Utilitarian View Greatest good is provided for the greatest number Encourages efficiency and productivity and is consistent with the goal of profit maximization Rights View Respecting and protecting individual liberties and privileges Seeks to protect individual rights of conscience, free speech, life and safety, and due process

8 Managerial Ethics (cont’d)
The Theory of Justice Organizational rules are enforced fairly and impartially and follow all legal rules and regulations Protects the interests of underrepresented stakeholders and the rights of employees Integrative Social Contracts Theory Ethical decisions should be based on existing ethical norms in industries and communities Based on integration of the general social contract and the specific contract between community members

9 Ethics in an International Context
Ethical standards are not universal Social and cultural differences determine acceptable behaviours Are ethical standards universal? Hardly! Social and cultural differences between countries are important environmental factors that determine ethical and unethical behaviour.

10 How Managers Can Improve Ethical Behaviour in an Organization
Hire individuals with high ethical standards. Establish codes of ethics and decision rules. Lead by example. Delineate job goals and performance appraisal mechanisms. Provide ethics training. Conduct independent social audits. Provide support for individuals facing ethical dilemmas. 1. The selection process for bringing new employees into organizations should be viewed as an opportunity to learn about an individual’s level of moral development, personal values, ego strength, and locus of control. 2. A code of ethics is a formal statement of an organization’s primary values and the ethical rules it expects employees to follow. Ethical leadership is also an important element in fostering ethical behaviour. Top management’s leadership and commitment to ethical behaviour is extremely important because it’s the top managers who set the cultural tone. 4. Employees’ job goals should be tangible and realistic, because when goals are clear and realistic, they reduce ambiguity and motivate rather than punish. Job goals are usually a key issue in performance appraisal. If an organization wants its employees to uphold high ethical standards, it must include this dimension in its appraisal process. Performance appraisals should be comprehensive and not just focus on economic outcomes. 5. Ethics training should be used to help teach ethical problem solving and to present simulations of ethical situations that might arise. If it does nothing else, ethics training should increase awareness of ethical issues 6. Independent social audits evaluate decisions and management practices in terms of the organization’s code of ethics and can be used to deter unethical behaviour. 7. Finally, organizations can provide formal protective mechanisms so that employees with ethical dilemmas can do something about them without fear of reprisal. “Whistle-blowers” can be a key part of a company’s ethics program because they are willing to step forward and expose unethical behaviour, no matter what the cost professionally or personally. The company must limit these potential negative effects.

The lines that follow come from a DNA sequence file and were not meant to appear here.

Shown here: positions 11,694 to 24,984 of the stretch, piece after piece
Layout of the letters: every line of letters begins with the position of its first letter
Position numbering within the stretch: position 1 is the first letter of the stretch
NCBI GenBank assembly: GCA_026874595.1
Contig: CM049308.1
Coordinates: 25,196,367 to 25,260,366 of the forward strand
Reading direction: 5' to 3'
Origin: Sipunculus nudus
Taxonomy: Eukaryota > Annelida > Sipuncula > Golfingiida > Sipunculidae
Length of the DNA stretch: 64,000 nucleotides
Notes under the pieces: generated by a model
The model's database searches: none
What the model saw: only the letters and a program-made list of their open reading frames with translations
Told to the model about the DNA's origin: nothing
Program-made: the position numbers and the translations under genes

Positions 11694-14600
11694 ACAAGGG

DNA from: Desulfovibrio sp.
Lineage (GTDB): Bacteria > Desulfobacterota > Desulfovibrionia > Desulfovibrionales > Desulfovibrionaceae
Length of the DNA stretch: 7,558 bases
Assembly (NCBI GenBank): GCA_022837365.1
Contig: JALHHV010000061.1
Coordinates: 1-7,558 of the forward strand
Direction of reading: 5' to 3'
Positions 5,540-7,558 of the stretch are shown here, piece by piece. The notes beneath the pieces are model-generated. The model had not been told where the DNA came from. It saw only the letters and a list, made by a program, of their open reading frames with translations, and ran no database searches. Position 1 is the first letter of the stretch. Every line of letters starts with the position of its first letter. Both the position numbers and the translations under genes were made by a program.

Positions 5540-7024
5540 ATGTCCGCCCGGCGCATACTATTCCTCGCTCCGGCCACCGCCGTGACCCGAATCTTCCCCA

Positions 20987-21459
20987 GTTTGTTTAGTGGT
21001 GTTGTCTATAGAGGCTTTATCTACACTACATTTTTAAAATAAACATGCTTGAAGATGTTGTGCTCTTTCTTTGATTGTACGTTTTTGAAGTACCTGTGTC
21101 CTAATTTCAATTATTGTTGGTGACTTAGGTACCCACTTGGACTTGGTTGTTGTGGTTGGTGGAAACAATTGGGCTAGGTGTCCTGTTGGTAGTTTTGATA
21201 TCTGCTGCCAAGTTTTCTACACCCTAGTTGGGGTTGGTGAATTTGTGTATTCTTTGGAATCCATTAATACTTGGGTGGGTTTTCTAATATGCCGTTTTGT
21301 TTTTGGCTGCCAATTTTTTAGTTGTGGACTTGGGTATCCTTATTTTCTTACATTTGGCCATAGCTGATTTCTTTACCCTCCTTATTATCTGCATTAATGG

11 Code of Ethics A formal statement of an organization’s primary values and the ethical rules it expects its employees to follow Be a dependable organizational citizen Don’t do anything unlawful or improper that will harm the organization Be good to customers A code of ethics is a formal statement of an organization’s primary values and the ethical rules it expects employees to follow. Also, decision rules can be developed to guide managers in handling ethical dilemmas in decision-making. A survey of companies’ codes of ethics found their content tended to fall into three categories: 1. Be a dependable organizational citizen; 2. Don’t do anything unlawful or improper that will harm the organization; and 3. Be good to customers. Source: F.R. David, “An Empirical Study of Codes of Business Ethics: A Strategic Perspective.” Paper presented at the 48th Annual Academy of Management Conference, Anaheim, California, August 1988.

12 Effective Use of a Code of Ethics
Develop a code of ethics to guide decision making Communicate the code regularly Have all levels of management show commitment to the code Publicly reprimand and consistently discipline those who break the code

13 Ethical Leadership Managers must provide a good role model by:
Being ethical and honest at all times Telling the truth Admitting failure and not trying to cover it up Communicating shared ethical values to employees through symbols, stories, and slogans Rewarding employees who behave ethically and punishing those who do not Protecting employees (whistleblowers) who bring to light unethical behaviours or raise ethical issues Ethical leadership is also an important element in fostering ethical behaviour. Top management’s leadership and commitment to ethical behaviour is extremely important because it’s the top managers who set the cultural tone.

14 The Value of Ethics Training
Training can make a difference in ethical behaviours Training increases employee awareness of ethical issues in business decisions Training clarifies and reinforces the standards of conduct Employees are more confident of support when taking unpopular but ethically correct stances

15 Social Responsibility VS Green Management VS Sustainability

16 What is Sustainability?
Sustainability is generally defined as using resources to meet the needs of the present without compromising the ability of future generations to meet their own needs (WCED, 1987; Daly and Cobb, 1994). The triple bottom line, a concept developed by Elkington (1998, 2004) which simultaneously considers and balances economic, environmental and social goals from microeconomic standpoint.